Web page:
How was that?

Great. He is so quick and great fun.


Lee told me to ask you about the moment you had an almost career-ending moment on the show… does that mean anything to you?

It does but I would suggest two things: one, I’ll let people see that for themselves and two, hopefully they’ll just cut it out of the edit. Let’s hope for two but prepare for one.


Tell me a little about your prize tasks.

I’ve made a fair bit of effort. I even tried doing some sort of handicraft for a couple of them which is not normally my thing, I’m not very good at illustrating or potting or knitting. Name any skill you would use your hands for to make a thing, and I can’t do it, but I have tried.

Sometimes I poured many hours into these things and what I found was that those ones in particular went down the worst. Sometimes you bring in something and you think ‘Yeah, this is a good one, I’m looking at four or five points here’ and the Taskmaster will have some reason from his past that he hates it. It’s just so mercurial.


How competitive did it get between you all?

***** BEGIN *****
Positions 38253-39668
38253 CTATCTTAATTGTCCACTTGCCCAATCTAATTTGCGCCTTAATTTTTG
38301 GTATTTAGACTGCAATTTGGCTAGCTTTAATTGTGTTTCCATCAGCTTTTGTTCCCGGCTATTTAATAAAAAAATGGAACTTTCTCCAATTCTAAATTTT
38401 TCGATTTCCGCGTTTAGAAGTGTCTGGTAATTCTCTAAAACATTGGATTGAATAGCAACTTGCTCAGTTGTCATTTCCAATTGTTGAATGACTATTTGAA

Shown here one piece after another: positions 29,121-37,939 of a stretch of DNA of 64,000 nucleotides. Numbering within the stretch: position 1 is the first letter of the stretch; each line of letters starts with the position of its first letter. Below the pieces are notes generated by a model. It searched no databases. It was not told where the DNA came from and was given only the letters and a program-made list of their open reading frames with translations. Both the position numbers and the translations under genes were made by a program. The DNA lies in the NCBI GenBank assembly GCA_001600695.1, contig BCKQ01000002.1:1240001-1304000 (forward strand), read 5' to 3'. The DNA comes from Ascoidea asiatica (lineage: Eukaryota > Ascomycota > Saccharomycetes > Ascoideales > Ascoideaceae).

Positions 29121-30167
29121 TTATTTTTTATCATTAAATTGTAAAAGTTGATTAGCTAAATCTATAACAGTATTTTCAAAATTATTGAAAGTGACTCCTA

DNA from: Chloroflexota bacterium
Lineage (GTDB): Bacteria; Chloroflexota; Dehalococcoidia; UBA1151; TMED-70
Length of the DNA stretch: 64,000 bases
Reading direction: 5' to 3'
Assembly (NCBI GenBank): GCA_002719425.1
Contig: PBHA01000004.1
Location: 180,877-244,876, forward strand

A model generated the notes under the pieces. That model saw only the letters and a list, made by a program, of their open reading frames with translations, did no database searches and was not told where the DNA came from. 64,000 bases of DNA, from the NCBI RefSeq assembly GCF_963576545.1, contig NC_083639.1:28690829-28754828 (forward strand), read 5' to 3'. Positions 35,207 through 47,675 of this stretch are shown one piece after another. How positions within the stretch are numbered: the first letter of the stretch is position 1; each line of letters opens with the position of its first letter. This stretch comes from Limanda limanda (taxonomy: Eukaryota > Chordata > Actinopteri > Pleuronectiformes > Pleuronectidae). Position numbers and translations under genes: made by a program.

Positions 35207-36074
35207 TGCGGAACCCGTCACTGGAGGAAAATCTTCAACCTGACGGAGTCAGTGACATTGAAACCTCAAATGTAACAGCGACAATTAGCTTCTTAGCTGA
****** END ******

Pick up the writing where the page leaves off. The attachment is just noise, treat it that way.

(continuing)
I don’t think I’m especially competitive but you certainly have moments. You can’t be living in this show for this long without having the occasional moment of ‘maybe this is my task.’ I think I found a competitive streak somewhere that I didn’t think was there, it’s not big but it has been unearthed.

There weren’t any arguments between the contestants themselves but the most competitive two – Lee and Jamali – gave Greg a run for the money if they didn’t like the score. That’s where the conflict comes up.


Was there any divide between the women and men, or the different generations?

Something I like about this show is that each little gang has its own particular feel. There was a difference in ages and backgrounds in our group, but I don’t think that’s anything but a positive thing.

Somehow with the five of us, as a unit, there was a fairly immediate cohesion, even though loads of us didn’t know each other well. I think we all just found each other funny and got along with each other.

We had an absolutely bloody lovely time. Humiliation and ridicule aside, we had a great old time.


If anyone hasn’t seen the show before how would you describe it?

I would describe it as absolutely, spectacularly the best waste of time available on the planet.